• Black Stone Cherry - KENTUCKY

    Image: Black Stone Cherry, Kentucky Black Stone Cherry


    This collection of southern boys are not the most original band in the world. They’ll never be accused of being the most musically gifted fellas in the world. Certainly, no one will ever listen to them and think, “wow, that’s really cutting edge music”. To the contrary though, release in and release out, the same thought comes to mind

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  • Zakk Wylde - BOOK OF SHADOWS II

    Image: Zakk Wylde, Book Of Shadows II Zakk Wylde


    Sequels to albums, at least in my listening experience, are generally poor. The two that immediately jump to mind for me are Rob Zombie’s HELLBELLY DELUXE 2 and Meat Loaf’s BAT OUT OF HELL 2. Both releases were pretty lame, and garnered attention solely because they were named after much more historic releases in their creator’s career.

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Image: Trixter, New Audio Machine, CD Review, PitriffTrixter

Definitely an interesting release, to say the least.  While I consider guitarist Steve Brown a music friend of sorts, I can't say in any way that I was EVER a Trixter fan.  Being completely honest, they were kind of like the pilot light of bands that came after all the good ones were out and established in the 80s.  After the "name" bands of the 80s - Dokken, Ratt, Poison, Warrant, Motley Crue, etc., you had this wave - Trixter, Kik Tracee, Alias, and to some degree Firehouse.  That's not to say that I hated every song that second wave had, but I can pretty honestly say I hated all of their albums.

Coming into a new Trixter album, as you can imagine from above, I wasn't exactly anticipating anything great.  Funny thing though, but after a few listens to NEW AUDIO MACHINE, this new, mature Trixter is leaps and bounds better than the original work of the band.  Age has seemingly taken away a lot of the primping and cheese factor that made these guys pretty much intolerable when they debuted.  While this music is still clearly out of the 80s metal sound, it's just better than what they did in the past.  Songs like "Dirty Love" are especially pleasing.  This song clearly has all the cliches in it, but that worked back then and still does if you are a fan of the genre.  That song is almost like an amalgamation of Warrant and Def Leppard, but with better guitar work than either of those bands ever presented.  The "Warrant" part of the equation comes from vocalist Pete Loran always reminded many people of Jani Lane vocally, and he does throughout as well.  Add to that, some very big, arena like gang vocals in the chorus (a la Def Leppard), and you will get an accurate picture of what's going on here.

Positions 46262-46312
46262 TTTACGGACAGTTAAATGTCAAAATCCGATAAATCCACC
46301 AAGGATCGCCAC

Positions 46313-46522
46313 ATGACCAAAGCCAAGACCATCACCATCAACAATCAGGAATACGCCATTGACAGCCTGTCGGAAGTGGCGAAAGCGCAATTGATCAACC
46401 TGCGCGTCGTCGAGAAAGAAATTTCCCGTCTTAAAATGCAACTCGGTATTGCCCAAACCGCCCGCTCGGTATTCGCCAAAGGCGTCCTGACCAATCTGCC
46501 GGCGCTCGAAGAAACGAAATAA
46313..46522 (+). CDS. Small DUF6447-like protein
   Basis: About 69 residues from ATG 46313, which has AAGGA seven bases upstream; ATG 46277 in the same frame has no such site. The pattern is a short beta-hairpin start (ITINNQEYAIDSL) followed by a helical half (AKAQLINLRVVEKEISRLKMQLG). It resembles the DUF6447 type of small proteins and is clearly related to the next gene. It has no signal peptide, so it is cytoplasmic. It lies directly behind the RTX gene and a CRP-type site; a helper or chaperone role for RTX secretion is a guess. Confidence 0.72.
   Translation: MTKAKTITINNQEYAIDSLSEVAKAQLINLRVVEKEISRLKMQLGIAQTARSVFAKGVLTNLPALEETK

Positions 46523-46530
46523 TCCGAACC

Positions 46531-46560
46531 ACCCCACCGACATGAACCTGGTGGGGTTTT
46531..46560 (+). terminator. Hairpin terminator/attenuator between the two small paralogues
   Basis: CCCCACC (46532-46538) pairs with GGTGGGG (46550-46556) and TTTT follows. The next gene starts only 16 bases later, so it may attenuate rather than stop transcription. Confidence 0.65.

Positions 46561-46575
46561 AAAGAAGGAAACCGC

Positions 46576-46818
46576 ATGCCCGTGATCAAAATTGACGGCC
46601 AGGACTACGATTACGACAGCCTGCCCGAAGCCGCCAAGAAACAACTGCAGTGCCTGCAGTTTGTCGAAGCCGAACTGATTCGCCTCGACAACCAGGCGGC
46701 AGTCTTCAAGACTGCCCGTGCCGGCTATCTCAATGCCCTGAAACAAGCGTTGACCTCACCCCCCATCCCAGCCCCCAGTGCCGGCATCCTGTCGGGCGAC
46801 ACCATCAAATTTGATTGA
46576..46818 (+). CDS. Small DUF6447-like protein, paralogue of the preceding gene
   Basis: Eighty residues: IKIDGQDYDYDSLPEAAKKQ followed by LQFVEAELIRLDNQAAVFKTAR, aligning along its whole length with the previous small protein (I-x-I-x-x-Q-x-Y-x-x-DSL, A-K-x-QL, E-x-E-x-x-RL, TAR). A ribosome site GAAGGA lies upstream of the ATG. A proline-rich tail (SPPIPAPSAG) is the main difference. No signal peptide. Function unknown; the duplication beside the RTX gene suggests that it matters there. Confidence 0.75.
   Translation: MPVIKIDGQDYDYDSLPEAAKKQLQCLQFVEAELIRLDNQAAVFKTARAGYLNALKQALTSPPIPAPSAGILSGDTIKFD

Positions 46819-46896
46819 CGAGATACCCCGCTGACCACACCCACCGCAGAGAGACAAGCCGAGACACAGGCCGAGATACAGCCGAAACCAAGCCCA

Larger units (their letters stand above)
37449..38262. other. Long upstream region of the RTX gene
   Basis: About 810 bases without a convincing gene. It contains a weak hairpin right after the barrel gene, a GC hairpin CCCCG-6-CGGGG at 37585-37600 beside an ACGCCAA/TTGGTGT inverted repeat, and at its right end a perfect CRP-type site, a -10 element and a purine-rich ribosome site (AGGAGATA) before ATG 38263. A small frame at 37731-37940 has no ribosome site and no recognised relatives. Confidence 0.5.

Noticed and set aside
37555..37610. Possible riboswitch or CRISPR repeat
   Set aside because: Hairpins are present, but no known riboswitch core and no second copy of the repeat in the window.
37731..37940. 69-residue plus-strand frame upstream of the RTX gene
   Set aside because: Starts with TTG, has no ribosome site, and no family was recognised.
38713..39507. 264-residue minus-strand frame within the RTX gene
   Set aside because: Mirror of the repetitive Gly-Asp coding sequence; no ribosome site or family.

As was the case in their first go around, Steve Brown is the reason people gravitated to this band.  He's a disciple of Eddie Van Halen, and while you can hear that in some of his playing, it's more of a cross between Van Hagar era and the tones of Marc Diglio on the first XYZ album.  That's not bad at all.  Brown and the band show some diversity on songs like "Live For The Day"; a toned down, mid-tempo rocker with a hook big enough to catch a killer whale.

PITRIFF RATING - 83/100 - This really is not a bad effort...not bad at all.  If nothing else, this should be the blueprint that other bands from the 80s use if they decide to regroup and give it another go.  Solid songs written in the style of their era, but not written to simply sound like 10 new versions of their big hit.  It's interesting that there's not a single song here that reminded me, at all, of "Give It To Me Good", which is a very good thing for these guys.

Chris Akin

Image: Cause/Effect Metallica, Chris Akin

A look at one of the most polarizing, iconic and best selling albums of all time from author, rock critic and shock jock radio host Chris Akin.


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Image: Little Victories, Book, Chris Akin

The shockingly honest and emotional first book from radio personality and rock critic Chris Akin.

CLICK HERE to learn more about LITTLE VICTORIES.

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Available January 13th in Paperback and Digital Formats on Amazon and iTunes.

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